The 1st generation AppleTV was Apple's first foray into the set top box arena. I bought mine second-hand, and Apple released the 160 GB version somewhere mid 2007, so by now this thing might be almost a decade old. I must be getting old myself! Anyway - the AppleTV is a neat piece of hardware, beautifully designed and passive, which was quite a feat given the components (the whole case acted as a heatsink).
- Intel Pentium M 1 GHz
- GeForce Go 7300 64 MiB GDDR3
- 256 MiB RAM
- 160 GB P-ATA hard disk
- Fast Ethernet and 802.11a/b/g/n wireless
- Optical audio
- 1x USB 2.0
Repurposing the AppleTV as a Kodi box
Kodi, formerly XBMC, was able to run on the native AppleTV OS, but limited to 720p output (and a few other shortcomings too). Installing a Linux distribution like e.g. Crystalbuntu (now defunct, with OSMC being it spiritual successor) allowed 1080i output, and, if you replaced the built-in wireless with a Broadcom CrystalHD card, you could playback 720p and 1080p h.264 content with full hardware acceleration.
Unfortunately, the 256 MiB RAM quickly proved too taxing for newer Kodi releases, and while the CrystalHD driver had made it upstream, it was abandoned after a few years, giving developers an extra headache (newer kernels would not support it anymore). Subsequently, Kodi removed support for CrystalHD as well from v14 on. The OSMC dev added CrystalHD hardware support back into Kodi with some help from others, but from v17 (Krypton) on, the OSMC releases only support software decoding like the upstream Kodi project does.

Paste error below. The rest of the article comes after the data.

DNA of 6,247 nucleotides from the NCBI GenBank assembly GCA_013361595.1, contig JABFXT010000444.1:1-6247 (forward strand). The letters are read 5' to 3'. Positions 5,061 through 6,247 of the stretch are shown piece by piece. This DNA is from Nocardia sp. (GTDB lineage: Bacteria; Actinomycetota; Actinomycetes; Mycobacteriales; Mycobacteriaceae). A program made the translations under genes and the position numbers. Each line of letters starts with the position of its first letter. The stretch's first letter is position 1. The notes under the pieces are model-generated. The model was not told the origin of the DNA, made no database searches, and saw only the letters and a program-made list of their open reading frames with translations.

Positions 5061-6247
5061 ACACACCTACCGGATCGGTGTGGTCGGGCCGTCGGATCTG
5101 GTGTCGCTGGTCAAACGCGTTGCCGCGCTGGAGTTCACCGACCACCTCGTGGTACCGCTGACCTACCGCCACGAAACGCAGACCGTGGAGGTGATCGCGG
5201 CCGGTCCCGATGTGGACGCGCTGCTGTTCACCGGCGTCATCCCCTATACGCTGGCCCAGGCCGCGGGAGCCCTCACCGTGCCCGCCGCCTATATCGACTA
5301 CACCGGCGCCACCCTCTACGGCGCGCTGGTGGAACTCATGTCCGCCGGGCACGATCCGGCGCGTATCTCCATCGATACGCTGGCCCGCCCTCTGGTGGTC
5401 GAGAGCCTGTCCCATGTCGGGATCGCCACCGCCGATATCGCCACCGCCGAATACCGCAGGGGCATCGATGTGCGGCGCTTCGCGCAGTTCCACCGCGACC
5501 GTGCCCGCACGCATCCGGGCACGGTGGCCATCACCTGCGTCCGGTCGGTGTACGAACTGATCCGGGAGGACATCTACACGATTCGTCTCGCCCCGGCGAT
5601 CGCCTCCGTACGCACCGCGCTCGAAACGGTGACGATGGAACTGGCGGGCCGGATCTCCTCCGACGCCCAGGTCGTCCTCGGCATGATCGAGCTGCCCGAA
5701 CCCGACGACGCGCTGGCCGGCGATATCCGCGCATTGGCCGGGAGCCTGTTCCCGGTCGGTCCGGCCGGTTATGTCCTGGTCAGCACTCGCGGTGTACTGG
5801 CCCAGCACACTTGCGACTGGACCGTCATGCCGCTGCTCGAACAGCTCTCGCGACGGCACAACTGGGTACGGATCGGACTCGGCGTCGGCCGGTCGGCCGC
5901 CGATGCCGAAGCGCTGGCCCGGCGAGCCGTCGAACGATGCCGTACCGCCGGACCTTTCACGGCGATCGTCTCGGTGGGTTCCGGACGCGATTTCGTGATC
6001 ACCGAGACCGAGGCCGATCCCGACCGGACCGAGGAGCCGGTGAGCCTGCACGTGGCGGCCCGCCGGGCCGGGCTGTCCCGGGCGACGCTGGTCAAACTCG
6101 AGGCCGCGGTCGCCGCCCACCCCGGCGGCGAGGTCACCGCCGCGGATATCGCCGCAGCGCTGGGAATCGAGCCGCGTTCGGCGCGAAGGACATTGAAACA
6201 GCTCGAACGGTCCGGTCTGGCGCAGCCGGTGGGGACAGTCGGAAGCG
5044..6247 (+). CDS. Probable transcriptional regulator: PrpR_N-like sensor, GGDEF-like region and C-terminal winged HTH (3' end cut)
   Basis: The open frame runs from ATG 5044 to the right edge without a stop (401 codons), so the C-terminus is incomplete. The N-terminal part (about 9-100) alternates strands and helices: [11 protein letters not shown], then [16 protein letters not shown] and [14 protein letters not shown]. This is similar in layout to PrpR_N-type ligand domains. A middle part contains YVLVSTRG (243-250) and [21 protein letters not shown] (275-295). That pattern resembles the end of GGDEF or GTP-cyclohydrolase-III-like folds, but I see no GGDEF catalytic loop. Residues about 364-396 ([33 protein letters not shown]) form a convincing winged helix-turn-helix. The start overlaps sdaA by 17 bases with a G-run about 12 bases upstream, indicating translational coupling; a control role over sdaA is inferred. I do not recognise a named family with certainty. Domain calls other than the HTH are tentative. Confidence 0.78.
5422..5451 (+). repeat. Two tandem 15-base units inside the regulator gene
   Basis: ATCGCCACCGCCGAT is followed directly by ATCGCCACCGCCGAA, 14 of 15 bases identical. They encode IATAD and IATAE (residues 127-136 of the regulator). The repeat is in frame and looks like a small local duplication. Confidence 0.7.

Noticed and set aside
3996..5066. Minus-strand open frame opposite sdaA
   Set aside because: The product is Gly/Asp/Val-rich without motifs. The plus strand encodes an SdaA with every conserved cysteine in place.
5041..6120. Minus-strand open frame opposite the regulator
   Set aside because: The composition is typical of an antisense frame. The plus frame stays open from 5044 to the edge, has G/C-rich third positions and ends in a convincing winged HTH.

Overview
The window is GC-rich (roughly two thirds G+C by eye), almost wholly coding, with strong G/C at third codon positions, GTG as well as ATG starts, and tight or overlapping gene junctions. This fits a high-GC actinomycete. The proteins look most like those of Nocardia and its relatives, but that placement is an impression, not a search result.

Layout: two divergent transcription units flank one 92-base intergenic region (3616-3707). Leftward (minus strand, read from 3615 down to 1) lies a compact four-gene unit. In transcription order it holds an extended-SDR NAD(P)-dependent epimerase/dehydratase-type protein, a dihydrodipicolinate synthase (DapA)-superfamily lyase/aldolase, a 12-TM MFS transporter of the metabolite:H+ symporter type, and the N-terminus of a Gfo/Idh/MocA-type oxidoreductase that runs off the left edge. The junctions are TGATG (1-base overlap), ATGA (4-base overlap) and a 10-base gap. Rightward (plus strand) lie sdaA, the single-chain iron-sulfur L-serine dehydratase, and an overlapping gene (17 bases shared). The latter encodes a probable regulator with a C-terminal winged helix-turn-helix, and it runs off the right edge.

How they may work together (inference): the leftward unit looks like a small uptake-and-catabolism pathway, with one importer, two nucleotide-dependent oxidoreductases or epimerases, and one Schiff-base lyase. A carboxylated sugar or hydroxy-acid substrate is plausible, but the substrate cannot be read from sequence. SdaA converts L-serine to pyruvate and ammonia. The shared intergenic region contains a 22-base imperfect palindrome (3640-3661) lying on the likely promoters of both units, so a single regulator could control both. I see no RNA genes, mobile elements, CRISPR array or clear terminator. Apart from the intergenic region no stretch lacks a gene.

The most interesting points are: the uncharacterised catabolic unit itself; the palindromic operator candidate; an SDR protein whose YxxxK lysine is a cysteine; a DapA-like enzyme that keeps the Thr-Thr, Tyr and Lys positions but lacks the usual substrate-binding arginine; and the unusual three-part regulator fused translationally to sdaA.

LibreELEC has a Kodi v15 (OpenELEC 6.0.1) community image available, which is said to be the last well functioning OpenELEC release. The developer behind the unofficial AppleTV image indicated a tentative OpenELEC 7.0 build was wholly unresponsive and would not be worked on any further. However, the codebase for both branches is available online for those feeling adventurous (see the OpenELEC link, under Development).Updated: 2017-11-27